Date of Award

Summer 2019

Project Type


Program or Major

Human Development and Family Studies

Degree Name

Master of Science

First Advisor

Tyler Jamison

Second Advisor

Corinna Tucker

Third Advisor

Barbara Frankel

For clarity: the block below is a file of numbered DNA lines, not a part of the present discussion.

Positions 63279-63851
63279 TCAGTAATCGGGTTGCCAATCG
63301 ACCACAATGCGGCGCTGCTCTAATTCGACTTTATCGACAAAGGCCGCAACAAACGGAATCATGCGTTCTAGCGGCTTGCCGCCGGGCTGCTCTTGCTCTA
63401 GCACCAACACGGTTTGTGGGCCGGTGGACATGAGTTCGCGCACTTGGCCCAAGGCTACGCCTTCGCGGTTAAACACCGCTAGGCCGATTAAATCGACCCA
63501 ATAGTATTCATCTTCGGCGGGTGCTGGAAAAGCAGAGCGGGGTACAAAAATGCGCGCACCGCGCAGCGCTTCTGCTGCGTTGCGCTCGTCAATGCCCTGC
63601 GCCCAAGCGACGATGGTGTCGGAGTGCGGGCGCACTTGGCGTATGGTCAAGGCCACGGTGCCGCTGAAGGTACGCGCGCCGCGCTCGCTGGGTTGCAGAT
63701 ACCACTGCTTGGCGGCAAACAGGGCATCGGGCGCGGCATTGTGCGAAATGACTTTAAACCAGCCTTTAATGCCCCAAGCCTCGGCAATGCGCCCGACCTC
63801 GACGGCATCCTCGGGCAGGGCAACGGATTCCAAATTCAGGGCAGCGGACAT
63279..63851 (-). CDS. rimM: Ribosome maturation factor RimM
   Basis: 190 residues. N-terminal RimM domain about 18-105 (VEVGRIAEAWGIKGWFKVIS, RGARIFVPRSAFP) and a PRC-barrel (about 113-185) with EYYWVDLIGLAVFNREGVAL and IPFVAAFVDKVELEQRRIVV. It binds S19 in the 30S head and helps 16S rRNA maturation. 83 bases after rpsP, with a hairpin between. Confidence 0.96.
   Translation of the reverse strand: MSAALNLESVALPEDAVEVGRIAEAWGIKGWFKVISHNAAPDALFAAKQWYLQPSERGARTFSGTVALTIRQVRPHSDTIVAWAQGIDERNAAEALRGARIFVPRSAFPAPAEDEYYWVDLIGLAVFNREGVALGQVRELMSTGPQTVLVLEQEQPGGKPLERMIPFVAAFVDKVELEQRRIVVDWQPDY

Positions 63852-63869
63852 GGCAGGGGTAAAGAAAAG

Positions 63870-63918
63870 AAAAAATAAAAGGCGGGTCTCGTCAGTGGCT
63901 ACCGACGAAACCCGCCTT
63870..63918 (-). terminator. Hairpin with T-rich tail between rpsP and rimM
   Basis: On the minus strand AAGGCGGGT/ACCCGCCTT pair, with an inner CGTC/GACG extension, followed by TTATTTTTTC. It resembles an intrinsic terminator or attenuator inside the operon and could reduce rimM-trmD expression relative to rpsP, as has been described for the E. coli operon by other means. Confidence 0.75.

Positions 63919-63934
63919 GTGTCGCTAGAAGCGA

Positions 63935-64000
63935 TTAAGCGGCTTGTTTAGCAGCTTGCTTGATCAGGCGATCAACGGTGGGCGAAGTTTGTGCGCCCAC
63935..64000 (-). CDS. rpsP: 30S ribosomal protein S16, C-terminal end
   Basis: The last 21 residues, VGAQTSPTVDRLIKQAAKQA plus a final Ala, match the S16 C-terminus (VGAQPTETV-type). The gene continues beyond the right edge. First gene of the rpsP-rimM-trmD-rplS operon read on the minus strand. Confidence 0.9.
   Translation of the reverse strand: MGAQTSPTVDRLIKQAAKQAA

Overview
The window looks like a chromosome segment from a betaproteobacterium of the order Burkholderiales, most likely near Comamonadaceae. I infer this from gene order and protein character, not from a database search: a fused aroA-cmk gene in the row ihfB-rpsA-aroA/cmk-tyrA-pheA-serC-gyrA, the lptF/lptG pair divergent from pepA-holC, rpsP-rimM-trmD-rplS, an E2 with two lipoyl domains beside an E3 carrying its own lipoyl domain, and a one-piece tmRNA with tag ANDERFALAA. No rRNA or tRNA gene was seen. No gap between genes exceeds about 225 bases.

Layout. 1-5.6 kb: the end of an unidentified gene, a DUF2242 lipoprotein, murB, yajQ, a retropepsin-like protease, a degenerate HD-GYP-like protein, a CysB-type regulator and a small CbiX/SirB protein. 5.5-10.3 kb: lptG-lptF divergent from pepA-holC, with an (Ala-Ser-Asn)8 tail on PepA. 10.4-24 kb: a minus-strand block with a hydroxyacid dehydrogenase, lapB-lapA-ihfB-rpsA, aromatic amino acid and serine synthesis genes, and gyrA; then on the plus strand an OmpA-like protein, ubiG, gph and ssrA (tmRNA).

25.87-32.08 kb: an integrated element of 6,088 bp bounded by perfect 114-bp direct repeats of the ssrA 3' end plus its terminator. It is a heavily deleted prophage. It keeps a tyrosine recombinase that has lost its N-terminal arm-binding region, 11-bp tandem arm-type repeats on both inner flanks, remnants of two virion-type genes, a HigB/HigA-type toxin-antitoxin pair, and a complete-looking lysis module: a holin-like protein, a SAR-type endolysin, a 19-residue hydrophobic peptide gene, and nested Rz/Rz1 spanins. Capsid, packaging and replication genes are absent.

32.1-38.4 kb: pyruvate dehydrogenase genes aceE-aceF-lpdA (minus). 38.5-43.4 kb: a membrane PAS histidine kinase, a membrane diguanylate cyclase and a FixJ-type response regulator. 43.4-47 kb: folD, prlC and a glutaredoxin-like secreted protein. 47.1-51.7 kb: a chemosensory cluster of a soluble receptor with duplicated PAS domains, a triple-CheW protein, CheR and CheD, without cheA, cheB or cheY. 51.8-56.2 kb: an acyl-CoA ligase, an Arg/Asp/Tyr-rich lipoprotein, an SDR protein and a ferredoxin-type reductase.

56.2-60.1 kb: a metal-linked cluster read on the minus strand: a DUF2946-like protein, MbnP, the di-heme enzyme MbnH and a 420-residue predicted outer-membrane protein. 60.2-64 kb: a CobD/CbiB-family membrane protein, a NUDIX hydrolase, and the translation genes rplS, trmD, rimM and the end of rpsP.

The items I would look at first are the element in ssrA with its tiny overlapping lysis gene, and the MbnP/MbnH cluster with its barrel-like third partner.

Romantic relationship experiences are related to experiences in the family of origin such as parenting, parents’ romantic history, and patterns of interaction within families. However, there is a lack of research about how adult children perceive their socialization about romantic relationships. This study used qualitative data from relationship history interviews (N= 35) to explore how adults discuss their parents’ influence on their romantic relationship development. The findings suggest that the level of support, love, and affirmation they perceived from their parents in childhood was reflected in their adulthood intimate relationships. Moreover, participants viewed their parents as either good or bad role models, and they adjusted their partner choices and their behavior in relationships based on whether they wanted to be like their parents or avoid being like their parents. The findings suggest that parents’ influence on romantic socialization is still relevant in adulthood.